Single Review, online available, Medium, Date: 11/16/2010
Rating: Total score: 85%
The first MacBook Air will go down in history as one of the most divisive pieces of tech ever created. Either a triumph of design and simplicity or an overpriced, feature-bereft lump depending on your point of view, it split the tech world straight down the middle.The 13-inch Apple MacBook Air is expensive and in many ways restrictive, but a stunning design, great battery life and brilliant ease of use mean this laptop is more than style over substance.
Single Review, online available, Long, Date: 11/15/2010
Rating: Total score: 80%
Source: PC Advisor
While the 11-inch model will be most attractive if you're looking for the smallest and lightest Mac laptop, those who want to upgrade its drive, processor, and RAM will want to consider its small size versus the slightly larger 13-inch model, which comes equipped with a better set of specs.
Single Review, online available, Long, Date: 10/27/2010
Rating: Total score: 80% price: 80% features: 80% workmanship: 80%
Source: All things digital
Overall, Apple has done a nice job in making these new MacBook Airs feel more like iPads and iPhones without sacrificing their ability to work like regular computers. But, as always with Apple, you’ll pay more than you will with Windows PCs.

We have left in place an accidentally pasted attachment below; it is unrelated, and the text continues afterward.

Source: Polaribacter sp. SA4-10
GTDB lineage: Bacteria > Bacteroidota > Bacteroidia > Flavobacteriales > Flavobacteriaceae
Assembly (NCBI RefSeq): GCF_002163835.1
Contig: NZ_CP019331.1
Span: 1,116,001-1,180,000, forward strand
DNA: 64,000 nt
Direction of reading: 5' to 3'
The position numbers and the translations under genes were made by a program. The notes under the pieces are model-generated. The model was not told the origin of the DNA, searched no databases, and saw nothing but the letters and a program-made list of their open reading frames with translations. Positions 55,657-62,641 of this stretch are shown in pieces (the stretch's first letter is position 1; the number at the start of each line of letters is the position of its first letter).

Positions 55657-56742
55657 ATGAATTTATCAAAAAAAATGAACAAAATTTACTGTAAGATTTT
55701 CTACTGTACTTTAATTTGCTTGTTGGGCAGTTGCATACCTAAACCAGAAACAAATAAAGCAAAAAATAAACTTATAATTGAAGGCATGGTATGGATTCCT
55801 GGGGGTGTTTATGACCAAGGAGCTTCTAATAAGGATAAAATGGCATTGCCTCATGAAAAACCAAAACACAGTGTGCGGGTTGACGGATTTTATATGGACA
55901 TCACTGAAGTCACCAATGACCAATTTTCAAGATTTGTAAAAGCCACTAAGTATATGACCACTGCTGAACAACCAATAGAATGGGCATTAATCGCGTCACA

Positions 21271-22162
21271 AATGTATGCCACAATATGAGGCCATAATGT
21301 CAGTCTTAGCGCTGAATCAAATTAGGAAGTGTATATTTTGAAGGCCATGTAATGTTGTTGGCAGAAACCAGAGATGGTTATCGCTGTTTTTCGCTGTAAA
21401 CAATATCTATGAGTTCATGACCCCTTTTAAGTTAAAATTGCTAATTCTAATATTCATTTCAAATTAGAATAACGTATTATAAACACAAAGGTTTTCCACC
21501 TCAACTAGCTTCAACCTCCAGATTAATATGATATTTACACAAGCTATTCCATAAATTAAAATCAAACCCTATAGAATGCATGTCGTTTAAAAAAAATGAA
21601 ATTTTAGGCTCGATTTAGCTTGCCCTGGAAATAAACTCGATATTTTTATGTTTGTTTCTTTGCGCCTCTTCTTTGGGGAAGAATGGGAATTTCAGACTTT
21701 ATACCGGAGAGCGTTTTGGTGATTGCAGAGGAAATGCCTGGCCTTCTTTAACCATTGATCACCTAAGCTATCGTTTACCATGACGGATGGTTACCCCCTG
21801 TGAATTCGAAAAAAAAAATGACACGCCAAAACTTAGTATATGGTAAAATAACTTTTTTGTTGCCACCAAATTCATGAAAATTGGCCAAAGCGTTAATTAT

Single Review, online available, Medium, Date: 10/27/2010
I really like the form factor of the 11-inch MacBook Air. It's great to carry around. It's like an iPad for people who have to get real work done. I just wish it was faster. If Intel made a 32nm Core 2 Duo, clocked high enough the 11 would be perfect. I guess that’s what Atom is eventually supposed to be, but right now the performance is just too low. Intel appears to have been too conservative with Atom. Perhaps Bobcat and ARM’s Cortex A15 will light a fire under Intel's Atom team.
Single Review, online available, Very Long, Date: 10/26/2010
Source: Computer Shopper
Leave it to Apple to make you feel fat. The 13.3-inch Apple MacBook Air is as beautiful as it is thin. This light laptop is so slender, in fact, that you may feel like you're carrying a folder rather than a notebook. And even though the MacBook Air may be sliver-thin, it isn't flimsy or underpowered. The 13-inch MacBook Air's powerful performance, sleek beauty, and decent screen size make it a powerful travel companion for on-the-go users.
Single Review, online available, Long, Date: 10/01/2010
Rating: Total score: 94%
Source: c't - 24/10
Single Review, , Long, Date: 12/01/2010
Source: Onlinekosten.de DE→EN